Rules governing international trade of food and agricultural products should be crafted with an eye to improving countries’ food security and other development objectives. For this, a pragmatic approach that would align agricultural and trade policies at the national level is needed, a new FAO report argues.
The expected increase in global trade of farm products along with shifting patterns of trade and multiples sources of risks to global supplies will give trade and its governance a heightened influence over the extent and nature of food security everywhere. As a result, the challenge for policy makers has evolved into one of ensuring that its expansion “works for, and not against, the elimination of hunger, food insecurity and malnutrition,” according to The State of Agricultural Commodity Markets (SOCO).
The new edition of this flagship FAO report aims to reduce the current polarization of views on agricultural trade, wherein some insist that free trade leads to more available and accessible food while others, noting the recent bout of volatile food prices, insist on the need for a more cautious approach to trade, including a variety of safeguards for developing countries.
Subtitled “Achieving a better balance between national priorities and the collective good,” the SOCO report emphasizes that the role of trade varies enormously with country characteristics, such as income, economic and landholding structure, the stage of agricultural development and the degree of integration of farmers in global value chains. Amid such variety in country conditions, international rules for formulating national trade policies should be supportive of efforts to mitigate disruptions that affect any of the four dimensions of food security: availability, access, utilization and stability.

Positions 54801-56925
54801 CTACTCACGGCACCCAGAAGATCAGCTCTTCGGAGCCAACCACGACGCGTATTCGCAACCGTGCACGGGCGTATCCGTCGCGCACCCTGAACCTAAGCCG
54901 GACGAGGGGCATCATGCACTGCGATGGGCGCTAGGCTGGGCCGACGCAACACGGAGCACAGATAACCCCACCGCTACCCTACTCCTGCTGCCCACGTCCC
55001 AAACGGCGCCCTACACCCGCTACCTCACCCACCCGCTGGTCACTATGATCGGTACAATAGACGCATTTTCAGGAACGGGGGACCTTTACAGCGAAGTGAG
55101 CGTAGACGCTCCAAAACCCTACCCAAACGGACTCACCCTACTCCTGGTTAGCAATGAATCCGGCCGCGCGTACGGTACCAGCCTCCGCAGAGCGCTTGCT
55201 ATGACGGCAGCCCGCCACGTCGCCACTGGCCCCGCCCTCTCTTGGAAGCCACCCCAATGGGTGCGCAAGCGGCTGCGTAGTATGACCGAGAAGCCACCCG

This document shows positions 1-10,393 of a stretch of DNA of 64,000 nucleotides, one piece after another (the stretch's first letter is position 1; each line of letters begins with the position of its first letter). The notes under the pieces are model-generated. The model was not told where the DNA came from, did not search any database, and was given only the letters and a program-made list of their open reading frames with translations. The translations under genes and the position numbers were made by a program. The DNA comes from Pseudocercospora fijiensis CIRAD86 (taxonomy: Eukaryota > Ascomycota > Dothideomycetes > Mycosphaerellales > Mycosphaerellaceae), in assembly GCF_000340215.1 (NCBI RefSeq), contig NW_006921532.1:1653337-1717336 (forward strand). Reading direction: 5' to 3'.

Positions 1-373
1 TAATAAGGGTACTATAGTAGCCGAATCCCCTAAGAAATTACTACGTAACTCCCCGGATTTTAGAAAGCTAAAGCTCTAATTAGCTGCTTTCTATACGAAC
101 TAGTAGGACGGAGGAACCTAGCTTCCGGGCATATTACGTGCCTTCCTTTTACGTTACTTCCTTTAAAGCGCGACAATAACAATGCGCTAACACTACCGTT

Balancing short-run and long-run objectives is becoming vitally important considering that the nature of disruptions varies enormously and that market shocks will likely become more frequent due to geopolitical, weather and policy-induced uncertainties. While efforts to intervene and shield domestic markets from global price volatility could in fact lead to increased domestic price volatility, agricultural incentives play an important role in boosting agricultural production and efficiency and fostering broader economic growth.
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